Last night’s seminar organized by the British Chamber of Commerce provided expats with exclusive insight from expert tax and employment lawyers.
The event, which took place at BnP Paribas’s headquarters, brought together numerous expats who felt they were in similar situations. They are often on business trips abroad or they have to work in two or more countries. Several of them had also been temporarily posted from one country to another. The seminar was of special interest also to corporate representatives (HR, financial) who have responsibility over those employees who have to travel often. What does this imply?
These situations have obvious implications regarding these expat’s tax status, social security and labor law issues, as well as formalities that need to be observed in order to avoid criminal liability. Participants heard how to find the best solution for their situations by Sophie Maes, international employment lawyer at Claeys & Engels, and Marc Verbeek, tax consultant at Crowe.
Major points of discussion were social security regulations which pertain to Europe, tax considerations, European Health Insurance card, and the Limosa declaration. Mrs. Maes stated: “Nowadays, it has become very easy for employees to work internationally. However, that does not necessarily mean that no formalities must be observed. For example in case of business travel to Belgium, a Limosa declaration must be made for meetings exceeding 20 consecutive days per meeting or 60 days in total per calendar year. Heavy criminal penalties may be imposed to both the foreign employer and the Belgian end-user in case of non-compliance.”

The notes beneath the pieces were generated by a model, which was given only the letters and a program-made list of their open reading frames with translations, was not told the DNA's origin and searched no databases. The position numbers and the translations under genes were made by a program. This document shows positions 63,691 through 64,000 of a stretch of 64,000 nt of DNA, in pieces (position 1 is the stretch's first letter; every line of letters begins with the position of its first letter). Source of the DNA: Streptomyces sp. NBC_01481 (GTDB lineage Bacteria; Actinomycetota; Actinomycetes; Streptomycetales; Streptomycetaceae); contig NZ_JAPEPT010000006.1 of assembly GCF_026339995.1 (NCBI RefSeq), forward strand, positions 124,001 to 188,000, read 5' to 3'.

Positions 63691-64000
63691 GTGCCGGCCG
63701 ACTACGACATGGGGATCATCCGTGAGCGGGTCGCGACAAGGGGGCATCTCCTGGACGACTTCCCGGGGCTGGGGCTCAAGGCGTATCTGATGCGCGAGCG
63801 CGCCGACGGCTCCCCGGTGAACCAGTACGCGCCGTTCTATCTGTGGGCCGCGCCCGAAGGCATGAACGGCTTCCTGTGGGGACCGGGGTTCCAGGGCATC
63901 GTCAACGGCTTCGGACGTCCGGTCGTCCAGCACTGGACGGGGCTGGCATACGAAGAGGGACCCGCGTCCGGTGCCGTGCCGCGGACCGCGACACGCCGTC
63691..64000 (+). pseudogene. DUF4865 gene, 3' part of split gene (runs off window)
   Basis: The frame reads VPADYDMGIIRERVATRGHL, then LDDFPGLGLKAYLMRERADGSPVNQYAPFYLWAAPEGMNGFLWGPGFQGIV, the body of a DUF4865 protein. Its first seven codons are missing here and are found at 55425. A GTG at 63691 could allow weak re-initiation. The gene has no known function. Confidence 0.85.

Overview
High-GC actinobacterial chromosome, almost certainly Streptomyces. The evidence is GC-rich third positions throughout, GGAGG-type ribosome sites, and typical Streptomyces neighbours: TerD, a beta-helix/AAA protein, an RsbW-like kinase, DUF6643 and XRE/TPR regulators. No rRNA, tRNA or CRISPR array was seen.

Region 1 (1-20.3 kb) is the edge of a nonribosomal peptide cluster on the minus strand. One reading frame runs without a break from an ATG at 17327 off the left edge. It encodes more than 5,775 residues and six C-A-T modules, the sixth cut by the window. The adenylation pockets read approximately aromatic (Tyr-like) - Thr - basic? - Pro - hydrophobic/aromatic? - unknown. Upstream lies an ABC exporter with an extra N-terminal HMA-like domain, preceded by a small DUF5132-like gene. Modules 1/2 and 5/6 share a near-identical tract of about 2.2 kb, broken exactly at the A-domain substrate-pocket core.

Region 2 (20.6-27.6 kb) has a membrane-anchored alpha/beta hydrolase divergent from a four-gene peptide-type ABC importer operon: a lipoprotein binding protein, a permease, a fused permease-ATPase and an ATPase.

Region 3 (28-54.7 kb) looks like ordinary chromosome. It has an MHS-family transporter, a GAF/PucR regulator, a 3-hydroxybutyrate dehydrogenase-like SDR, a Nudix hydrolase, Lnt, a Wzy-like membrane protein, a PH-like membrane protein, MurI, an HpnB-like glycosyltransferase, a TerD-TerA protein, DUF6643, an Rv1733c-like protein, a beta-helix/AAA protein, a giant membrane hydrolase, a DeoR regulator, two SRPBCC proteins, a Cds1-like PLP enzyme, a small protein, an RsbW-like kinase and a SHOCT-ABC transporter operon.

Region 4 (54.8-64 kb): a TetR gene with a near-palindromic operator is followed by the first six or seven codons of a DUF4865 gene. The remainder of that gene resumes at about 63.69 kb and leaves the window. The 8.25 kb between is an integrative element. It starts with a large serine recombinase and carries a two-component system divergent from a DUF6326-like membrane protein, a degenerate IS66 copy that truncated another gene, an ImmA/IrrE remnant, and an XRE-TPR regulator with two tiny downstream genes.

Considering that Belgian social security is the second highest in Europe — second only to France’s — it is only understandable that expats try to find legal ways around it.
The overflow of commuters in Belgium made commuter agreements another major point in the discussions. Mrs. Maes discussed employment law considerations to consider in case you are working under a company in a foreign country, but you have a contract with a company back home. Sophie Maes added: “Expats often have commuter arrangements according to which they e.g. work 2 days from home abroad and 3 days in Belgium. However, organisations should be aware that such arrangements may also have an impact on applicable social security and employment laws. For example, in case employees work in 2 or more countries, they are subject to social security in their residence state if they work at least 25 % in their residence state.”
In addition to getting tips on international tax, social security and labor law issues, participants got to network with peers and exchange ideas over a glass of wine during the light reception.
The event was sponsored by BnP Paribas Fortis, Claeys & Engels, and Crowe.